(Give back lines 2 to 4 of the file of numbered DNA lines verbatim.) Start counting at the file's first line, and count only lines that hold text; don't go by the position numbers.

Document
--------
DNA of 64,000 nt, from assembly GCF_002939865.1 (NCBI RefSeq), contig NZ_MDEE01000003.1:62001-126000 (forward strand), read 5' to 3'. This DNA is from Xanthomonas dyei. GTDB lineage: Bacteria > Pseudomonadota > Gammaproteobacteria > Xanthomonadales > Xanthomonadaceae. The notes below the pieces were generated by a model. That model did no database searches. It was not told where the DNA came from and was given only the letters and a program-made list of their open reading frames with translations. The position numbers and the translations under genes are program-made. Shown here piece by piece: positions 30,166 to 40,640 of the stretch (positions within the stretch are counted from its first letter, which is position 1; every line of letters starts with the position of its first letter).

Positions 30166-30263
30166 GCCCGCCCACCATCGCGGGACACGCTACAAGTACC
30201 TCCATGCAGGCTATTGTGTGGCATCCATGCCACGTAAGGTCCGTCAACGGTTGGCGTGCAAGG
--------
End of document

Positions 30166-30263
30166 GCCCGCCCACCATCGCGGGACACGCTACAAGTACC
30201 TCCATGCAGGCTATTGTGTGGCATCCATGCCACGTAAGGTCCGTCAACGGTTGGCGTGCAAGG